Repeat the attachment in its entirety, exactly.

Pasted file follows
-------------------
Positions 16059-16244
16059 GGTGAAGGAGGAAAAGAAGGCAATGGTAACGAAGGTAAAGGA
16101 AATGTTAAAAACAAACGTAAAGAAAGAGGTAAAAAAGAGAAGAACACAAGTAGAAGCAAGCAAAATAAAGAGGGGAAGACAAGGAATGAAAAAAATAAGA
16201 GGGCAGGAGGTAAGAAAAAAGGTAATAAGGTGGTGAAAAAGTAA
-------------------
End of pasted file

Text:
Positions 16059-16244
16059 GGTGAAGGAGGAAAAGAAGGCAATGGTAACGAAGGTAAAGGA
16101 AATGTTAAAAACAAACGTAAAGAAAGAGGTAAAAAAGAGAAGAACACAAGTAGAAGCAAGCAAAATAAAGAGGGGAAGACAAGGAATGAAAAAAATAAGA
16201 GGGCAGGAGGTAAGAAAAAAGGTAATAAGGTGGTGAAAAAGTAA